Sunday, October 18, 2009

Tuesday, October 06, 2009


My 2009 crop of garlic

We all know that over 90% of all garlic consumed in this country is imported from China.
That leaves 10% to split between Mexico, Argentina, and our own growers.
It's an insult.
Of all crops, there could hardly be an easier one to grow: you prepare a bit of soil, you stick a clove in with the pointy bit up, somewhere around Easter, you keep it moist until the rains come, then you harvest somewhere in November.
Yes, it is labor intensive.
So what?
Too many of us are not labor intensive enough and our bulging waistlines are testimony.
Next on the list is apples.

A Granny Smith from my brother's farm in Bridgetown WA

They are supposed to keep the doctor away.
If we don't grow them ourselves we can no longer be sure.
Many Australian growers are already spraying too much on the trees, around the trees, under the trees, but we have some controls, some security.
Speaking of which, security concerns a lot of folk. Next time you meet such a folk, tell them there can be no greater security for a nation than the ability, the willingness, to produce its own food.
Then ask them where they buy their vegies.
In particular, their garlic.
Not only where they buy it, but where it is from.
Apples grow well in the colder bits of this vast land, in particular the colder bits of New South Wales, Victoria, Tasmania and West Australia.
I grew up on 30 acres of Granny Smiths.
She sustained me, nurtured me, kept me alive and romantically attached to seasons.
In primary school some folk called me Little Johnny Appleseed.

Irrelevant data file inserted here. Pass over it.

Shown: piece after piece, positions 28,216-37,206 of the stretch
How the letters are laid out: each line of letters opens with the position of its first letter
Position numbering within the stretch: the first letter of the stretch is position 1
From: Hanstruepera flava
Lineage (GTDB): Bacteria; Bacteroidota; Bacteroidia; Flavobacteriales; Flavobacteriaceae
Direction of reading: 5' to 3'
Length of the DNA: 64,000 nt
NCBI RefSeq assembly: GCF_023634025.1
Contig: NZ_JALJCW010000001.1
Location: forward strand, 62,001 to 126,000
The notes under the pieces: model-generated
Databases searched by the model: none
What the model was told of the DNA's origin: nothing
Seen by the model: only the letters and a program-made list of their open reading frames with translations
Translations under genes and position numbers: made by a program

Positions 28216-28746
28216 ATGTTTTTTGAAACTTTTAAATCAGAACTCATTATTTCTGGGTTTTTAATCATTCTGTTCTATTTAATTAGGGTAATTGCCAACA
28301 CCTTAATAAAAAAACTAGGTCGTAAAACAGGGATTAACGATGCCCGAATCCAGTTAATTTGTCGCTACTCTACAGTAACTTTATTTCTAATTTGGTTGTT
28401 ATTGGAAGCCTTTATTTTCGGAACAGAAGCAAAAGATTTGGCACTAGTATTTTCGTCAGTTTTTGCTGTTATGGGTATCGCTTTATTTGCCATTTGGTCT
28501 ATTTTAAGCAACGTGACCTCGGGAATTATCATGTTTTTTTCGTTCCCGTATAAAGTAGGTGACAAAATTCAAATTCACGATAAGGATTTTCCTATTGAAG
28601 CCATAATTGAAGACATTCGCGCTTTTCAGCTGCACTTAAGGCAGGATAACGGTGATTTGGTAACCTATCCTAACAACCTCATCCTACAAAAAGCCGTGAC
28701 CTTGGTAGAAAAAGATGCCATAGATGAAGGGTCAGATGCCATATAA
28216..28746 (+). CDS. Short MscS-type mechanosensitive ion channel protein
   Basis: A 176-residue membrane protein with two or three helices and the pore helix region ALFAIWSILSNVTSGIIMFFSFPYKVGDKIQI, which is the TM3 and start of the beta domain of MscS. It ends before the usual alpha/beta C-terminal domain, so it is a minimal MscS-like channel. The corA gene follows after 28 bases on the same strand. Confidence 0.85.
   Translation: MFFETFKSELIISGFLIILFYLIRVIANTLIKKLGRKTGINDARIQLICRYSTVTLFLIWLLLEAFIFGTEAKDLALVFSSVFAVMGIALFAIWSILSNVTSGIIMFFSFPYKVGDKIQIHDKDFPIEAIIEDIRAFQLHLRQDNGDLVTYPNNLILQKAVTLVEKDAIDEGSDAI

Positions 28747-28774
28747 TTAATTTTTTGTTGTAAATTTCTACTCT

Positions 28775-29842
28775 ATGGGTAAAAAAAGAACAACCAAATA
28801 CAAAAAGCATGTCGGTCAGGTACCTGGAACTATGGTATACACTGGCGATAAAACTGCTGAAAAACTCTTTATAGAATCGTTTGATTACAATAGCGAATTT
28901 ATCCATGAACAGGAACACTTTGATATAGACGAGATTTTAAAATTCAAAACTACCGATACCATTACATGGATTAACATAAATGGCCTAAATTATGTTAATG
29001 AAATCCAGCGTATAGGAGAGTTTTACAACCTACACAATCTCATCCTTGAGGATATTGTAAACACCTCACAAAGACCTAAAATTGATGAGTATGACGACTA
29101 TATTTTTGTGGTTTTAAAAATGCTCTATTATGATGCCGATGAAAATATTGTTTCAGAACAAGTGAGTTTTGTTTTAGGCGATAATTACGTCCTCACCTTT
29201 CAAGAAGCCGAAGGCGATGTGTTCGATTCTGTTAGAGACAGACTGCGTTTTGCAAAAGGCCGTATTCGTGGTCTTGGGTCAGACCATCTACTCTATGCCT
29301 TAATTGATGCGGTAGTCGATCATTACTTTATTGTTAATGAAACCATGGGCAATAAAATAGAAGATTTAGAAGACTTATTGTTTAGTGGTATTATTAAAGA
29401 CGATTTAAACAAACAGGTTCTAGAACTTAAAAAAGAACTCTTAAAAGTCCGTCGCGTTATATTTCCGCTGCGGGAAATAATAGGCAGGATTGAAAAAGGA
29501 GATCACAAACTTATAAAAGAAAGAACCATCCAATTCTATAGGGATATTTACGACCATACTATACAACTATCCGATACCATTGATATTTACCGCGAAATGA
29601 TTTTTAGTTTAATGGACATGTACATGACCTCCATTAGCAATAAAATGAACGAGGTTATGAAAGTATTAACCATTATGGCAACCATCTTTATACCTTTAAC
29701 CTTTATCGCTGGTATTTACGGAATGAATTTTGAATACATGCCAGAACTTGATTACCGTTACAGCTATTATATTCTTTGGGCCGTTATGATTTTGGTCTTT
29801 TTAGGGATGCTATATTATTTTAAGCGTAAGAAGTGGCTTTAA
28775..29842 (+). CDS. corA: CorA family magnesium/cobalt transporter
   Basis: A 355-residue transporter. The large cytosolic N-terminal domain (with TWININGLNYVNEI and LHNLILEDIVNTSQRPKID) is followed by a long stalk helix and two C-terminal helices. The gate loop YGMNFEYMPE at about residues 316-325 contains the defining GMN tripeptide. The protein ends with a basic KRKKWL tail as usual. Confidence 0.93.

It was apt.
At a 30 year school reunion, an old mate said: "You know, one thing I remember about you, Dousty, you always had an apple."
I reached down into my back pack and removed two apples.
We ate and laughed.
Don't allow this to happen, this invasion of apples.
Lobby your local member of whatever variety.
Tell them we need to grow our own.
But before you speak, hand the bastard a locally grown apple.
To catch-up on the possible invasion, go here

Sunday, October 04, 2009

Another Sunday

Here I am, in Albany, my home, for another couple of days. But not for long. The city, Perth, beckons.
It doesn't beckon with a seductive "come on, call me, don't be shy, call, now".
Nuh, it beckons with a necessary "hey, I've got the money and you ain't making any down there, so come on up, get it, then go home and chill".
So I do.
I drive up, fly up, get up whatever way I can, do the gig, grab the money, rush home, chill a bit, hit the beach, run hard and surf like an aging man who wants to be 16 again.
Not an emotional, spiritual or intellectual 16, or even a physical 16, but be able to do what I could have done with a 16 year old body, but with the little knowledge I have gleaned between then and now.
Is that too much to ask?
Over the last two months I have pounded the streets of Sydney, Canberra and Melbourne to push "Boy on a Wire", been all the way to Kununarra for the Kimberley Writers' Festival, Geraldton for the Big Sky Writer's Festival and back home for Albany's own Sprung Writers' Festival.
No surprise I'm buggered.
And the book will be reprinted over the next week or so.
And this week I will fly to Perth again.
And the week after that.
The week after that? Probably.
I'm fly in fly out.
I'm running short on carbon credits.